Property and land assets purchased at knock-down prices are to be sold on to investors over a 15-year period. :: SUR
Last week, Spain’s so-called ‘bad bank’, which was set up in December 2012 to take over toxic property and land assets from the country’s troubled financial institutions in order to ‘cleanse’ their books, started promoting its first batch of properties.
The new state-run bank, ‘Sociedad de Gestión de Activos Procedentes de la Reestructuración Bancaria’, known by its acronym SAREB, began its operation by putting 13,000 properties, once belonging to rescued lender Bankia, on the market.
In total, by the end of last year, SAREB had taken on 37 billion euros worth of assets from four nationalised banks. In exchange, the banks received EU rescue funds as well as bonds.
These assets, purchased at knock-down prices are to be sold on to investors over a 15-year period, offering a minimum return of 14 per cent.
SAREB chiefs have, so far, been coy about discussing the bank’s sales strategies and declined to speak to this newspaper on the issue earlier this week. There have also been criticisms over the organisation’s business plan which was drafted before it received an injection of capital from healthier financial corporations.
“There are clear flaws in the plans for this bank, which is supposed to miraculously clear up the stock of real estate assets,” one Marbella-based estate agent, who wished to remain anonymous, tells SUR in English.
“For instance, the properties put up for sale last week are all still being handled by Bankia and are being marketed under the umbrella of ‘Bankia Habitat’.
“It seems like it’s getting off to a shaky start - just like the ‘bad bank’ of Ireland did in 2009.”
However, in response to such criticism, a SAREB spokeswoman says of the business plan: “It is being adjusted because of the evolution of the portfolio, as we now have all the details about what it contains.”
In a joint statement on the issue, which was released on the day SAREB officially launched last week, the European Central Bank, the European Commission and the International Monetary Fund (IMF), said: “It is of the utmost importance that this plan is kept both robust and credible, based on updated information.”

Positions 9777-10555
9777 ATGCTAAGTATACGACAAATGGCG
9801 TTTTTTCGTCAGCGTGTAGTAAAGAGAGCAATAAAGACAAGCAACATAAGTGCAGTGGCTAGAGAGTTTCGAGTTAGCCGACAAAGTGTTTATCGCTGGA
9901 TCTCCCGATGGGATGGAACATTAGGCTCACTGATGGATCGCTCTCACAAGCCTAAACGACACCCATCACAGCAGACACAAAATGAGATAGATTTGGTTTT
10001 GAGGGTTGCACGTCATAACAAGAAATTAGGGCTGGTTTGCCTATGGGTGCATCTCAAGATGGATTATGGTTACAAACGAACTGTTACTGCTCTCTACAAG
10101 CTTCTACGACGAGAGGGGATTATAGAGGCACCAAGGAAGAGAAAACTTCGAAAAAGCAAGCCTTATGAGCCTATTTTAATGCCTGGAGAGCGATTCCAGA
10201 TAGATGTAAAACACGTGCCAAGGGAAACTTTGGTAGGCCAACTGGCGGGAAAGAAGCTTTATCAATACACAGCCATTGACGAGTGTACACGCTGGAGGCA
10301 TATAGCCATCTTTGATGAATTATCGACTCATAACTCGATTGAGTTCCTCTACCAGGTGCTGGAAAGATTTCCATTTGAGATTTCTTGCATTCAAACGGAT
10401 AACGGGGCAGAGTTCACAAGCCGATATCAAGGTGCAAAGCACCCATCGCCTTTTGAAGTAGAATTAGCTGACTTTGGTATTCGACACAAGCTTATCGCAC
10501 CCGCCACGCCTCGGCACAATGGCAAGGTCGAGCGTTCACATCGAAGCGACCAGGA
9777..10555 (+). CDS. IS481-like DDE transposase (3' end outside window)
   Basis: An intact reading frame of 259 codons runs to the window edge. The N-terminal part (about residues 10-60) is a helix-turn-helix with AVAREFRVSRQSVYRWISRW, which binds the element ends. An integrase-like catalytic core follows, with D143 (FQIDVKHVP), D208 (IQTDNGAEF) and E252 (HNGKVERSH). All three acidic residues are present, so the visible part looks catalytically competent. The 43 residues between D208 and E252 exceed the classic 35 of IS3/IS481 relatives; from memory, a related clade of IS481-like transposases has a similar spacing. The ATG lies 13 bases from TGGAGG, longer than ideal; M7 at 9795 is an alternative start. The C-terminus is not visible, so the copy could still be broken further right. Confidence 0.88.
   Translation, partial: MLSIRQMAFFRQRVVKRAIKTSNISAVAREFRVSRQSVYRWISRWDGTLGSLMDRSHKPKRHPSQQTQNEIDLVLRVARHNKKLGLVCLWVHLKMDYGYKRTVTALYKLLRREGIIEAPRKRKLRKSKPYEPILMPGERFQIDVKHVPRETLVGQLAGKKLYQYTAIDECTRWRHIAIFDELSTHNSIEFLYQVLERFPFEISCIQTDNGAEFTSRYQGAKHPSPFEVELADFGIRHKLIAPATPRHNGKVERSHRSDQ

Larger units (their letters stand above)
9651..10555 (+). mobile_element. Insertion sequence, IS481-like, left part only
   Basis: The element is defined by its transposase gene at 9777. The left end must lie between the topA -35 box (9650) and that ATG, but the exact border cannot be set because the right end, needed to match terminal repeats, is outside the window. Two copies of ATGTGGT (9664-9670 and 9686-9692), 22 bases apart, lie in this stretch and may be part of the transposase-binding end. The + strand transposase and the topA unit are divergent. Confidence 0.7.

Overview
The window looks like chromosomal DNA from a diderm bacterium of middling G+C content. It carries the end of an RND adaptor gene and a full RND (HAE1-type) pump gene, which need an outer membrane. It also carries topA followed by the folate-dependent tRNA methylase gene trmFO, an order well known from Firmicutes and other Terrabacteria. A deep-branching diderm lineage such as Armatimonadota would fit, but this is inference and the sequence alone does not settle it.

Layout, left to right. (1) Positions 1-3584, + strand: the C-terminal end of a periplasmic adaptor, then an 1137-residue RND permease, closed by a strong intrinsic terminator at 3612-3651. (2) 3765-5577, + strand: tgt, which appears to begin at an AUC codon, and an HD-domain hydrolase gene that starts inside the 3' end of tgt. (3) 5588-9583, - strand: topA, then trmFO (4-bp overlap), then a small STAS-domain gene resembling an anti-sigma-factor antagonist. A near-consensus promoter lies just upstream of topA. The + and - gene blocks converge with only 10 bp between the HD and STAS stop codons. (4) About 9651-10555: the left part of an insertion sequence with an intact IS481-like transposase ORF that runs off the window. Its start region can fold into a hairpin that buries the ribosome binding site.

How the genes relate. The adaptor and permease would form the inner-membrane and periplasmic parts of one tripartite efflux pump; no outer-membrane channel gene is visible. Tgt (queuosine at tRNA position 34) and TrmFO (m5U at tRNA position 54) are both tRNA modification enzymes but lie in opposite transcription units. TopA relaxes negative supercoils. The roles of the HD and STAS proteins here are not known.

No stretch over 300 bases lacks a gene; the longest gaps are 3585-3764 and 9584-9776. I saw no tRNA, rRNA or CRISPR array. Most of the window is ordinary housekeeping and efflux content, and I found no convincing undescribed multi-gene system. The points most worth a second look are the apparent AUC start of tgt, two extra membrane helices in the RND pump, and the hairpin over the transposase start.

In a separate report, also issued last week, the IMF affirmed that, “The program remains on track: the clean-up of undercapitalised banks has reached an advanced stage, and key reforms of Spain’s financial sector framework have been either adopted or designed.
“This clean-up is a major achievement that should strengthen confidence in the system and improve its ability to support the real economy.”
SAREB is likely to reduce prices further, according to some analysts, because unlike other banks it is able to offer financing on properties - and this provides a degree of flexibility.
One of the real estate developments on the ‘bad bank’s’ books, since being handed over by Caixa Catalunya, one of the four rescued lenders, is the Hacienda del Álamo Golf Resort, an extensive luxury development in Murcia.
So, is John Green, owner of Hacienda Golf Properties, an independent estate agency that sells and manages properties on Hacienda del Álamo, confident that the SAREB initiative will attract buyers?
Speaking to SUR in English, he says: “So far all SAREB has done is kill sales; we have lost a number of sales since the rejection of outstanding offers from SAREB on December 15th, so the question is dependent on the management of the sales process and the availability of information – which, so far, is none.
“However, we are optimistic despite the performance to date, and the final arbiter will be the client.
“If the prices are good and SAREB ‘gets out of the way’ of agents who know what they are doing, then we, hopefully, will see a positive result.”